American Ben Spies hopes his shoulder, surgically repaired after a crash last October at Sepang, will be "80 percent" healthy when he returns to the seat of a Grand Prix motorcycle next month for the first time since the accident.
Spies' tenure at Yamaha ended abruptly when he crashed during heavy rain at Sepang, suffering a separated shoulder, broken rib and bruised lungs. He will return to the Malaysian track Feb. 5-7 for his first test with Pramac Ducati, the factory's unofficial "junior" team.
The surgery, which involved a tissue graft from a cadaver, required a longer recovery period than Spies imagined.
"I didn't think it would take so long and be so arduous," Spies said to German media. "We had to put up with it and still find a way during training that caused me no pain.
"Now I can say the injury has healed. But it lacks muscle and strength. The resistance in the right shoulder is currently low. I'd say she's been at 60 or 70 percent of capacity. Until the Malaysia test, I would like to have it at 80 percent. Then I should be able to do everything that is required of me there."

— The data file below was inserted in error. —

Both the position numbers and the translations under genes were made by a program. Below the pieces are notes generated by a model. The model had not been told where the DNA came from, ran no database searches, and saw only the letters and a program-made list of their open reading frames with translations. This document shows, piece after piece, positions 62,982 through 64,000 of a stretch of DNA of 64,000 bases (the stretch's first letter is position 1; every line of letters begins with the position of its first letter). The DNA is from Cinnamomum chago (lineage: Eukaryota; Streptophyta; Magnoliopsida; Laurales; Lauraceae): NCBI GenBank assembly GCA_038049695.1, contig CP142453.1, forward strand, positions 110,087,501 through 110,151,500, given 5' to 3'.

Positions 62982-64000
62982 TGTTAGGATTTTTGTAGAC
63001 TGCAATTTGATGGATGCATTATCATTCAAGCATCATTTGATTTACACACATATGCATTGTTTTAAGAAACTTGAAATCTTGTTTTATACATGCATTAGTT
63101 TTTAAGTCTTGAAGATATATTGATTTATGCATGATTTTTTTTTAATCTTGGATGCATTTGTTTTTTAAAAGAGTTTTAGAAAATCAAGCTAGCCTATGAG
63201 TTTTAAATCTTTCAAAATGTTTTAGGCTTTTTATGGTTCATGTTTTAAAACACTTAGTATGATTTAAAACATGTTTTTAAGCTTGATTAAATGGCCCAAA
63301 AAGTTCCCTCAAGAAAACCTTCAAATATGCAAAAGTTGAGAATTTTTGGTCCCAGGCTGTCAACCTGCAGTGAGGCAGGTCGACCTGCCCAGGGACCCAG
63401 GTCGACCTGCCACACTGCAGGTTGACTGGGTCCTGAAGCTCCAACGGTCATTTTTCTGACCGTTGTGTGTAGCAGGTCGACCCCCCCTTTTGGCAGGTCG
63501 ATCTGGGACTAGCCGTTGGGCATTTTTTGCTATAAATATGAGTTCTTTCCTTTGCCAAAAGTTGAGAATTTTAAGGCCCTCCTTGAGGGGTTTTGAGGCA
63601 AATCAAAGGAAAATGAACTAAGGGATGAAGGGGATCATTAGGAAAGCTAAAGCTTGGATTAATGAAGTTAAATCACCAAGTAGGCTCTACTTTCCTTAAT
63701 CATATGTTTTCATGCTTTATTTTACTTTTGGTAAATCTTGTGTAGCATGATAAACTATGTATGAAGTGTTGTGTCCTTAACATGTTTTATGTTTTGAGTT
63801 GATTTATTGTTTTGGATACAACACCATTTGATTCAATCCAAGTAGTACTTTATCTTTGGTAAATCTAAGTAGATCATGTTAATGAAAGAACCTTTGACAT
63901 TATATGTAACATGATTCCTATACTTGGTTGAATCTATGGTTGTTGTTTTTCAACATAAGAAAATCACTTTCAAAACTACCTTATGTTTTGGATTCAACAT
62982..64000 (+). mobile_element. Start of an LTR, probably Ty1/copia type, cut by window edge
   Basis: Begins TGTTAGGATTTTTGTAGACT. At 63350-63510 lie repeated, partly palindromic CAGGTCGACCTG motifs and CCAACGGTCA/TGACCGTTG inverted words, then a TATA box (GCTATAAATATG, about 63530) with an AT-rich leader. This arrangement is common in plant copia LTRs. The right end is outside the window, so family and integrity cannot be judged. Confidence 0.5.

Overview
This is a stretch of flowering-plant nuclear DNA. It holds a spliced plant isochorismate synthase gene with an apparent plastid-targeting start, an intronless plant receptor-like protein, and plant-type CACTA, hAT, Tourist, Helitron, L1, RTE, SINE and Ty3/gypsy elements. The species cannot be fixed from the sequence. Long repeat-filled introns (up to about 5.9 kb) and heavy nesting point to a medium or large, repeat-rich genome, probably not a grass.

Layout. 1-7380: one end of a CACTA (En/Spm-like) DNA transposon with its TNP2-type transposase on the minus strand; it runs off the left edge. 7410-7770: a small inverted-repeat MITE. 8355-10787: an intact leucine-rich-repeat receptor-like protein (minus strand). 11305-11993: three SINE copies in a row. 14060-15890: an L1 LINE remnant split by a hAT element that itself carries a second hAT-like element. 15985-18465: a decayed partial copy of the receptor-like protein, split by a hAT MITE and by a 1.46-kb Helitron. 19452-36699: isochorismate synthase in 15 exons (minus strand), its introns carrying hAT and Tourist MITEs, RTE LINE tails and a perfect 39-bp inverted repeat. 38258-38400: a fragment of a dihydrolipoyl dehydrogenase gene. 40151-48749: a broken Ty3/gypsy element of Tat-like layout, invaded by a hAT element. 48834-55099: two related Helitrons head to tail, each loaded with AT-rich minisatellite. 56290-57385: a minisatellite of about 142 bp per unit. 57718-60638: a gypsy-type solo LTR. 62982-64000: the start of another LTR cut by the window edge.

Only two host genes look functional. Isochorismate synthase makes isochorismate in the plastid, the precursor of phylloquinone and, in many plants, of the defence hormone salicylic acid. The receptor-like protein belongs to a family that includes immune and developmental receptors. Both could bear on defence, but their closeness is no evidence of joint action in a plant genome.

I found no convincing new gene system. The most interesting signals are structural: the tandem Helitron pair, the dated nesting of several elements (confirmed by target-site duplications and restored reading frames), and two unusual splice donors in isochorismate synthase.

But Spies said he doesn't expect to be strong enough at Sepang to show his true performance or the potential of the GP13.
"I will not reel off qualifying laps and no race simulation," Spies said. "But I'll be fast enough to perform meaningful testing.
"Perhaps this situation is even helpful. I know that I will not be 100 percent fit. So can I take it easy. I can find out alone about the machine and study everything in detail."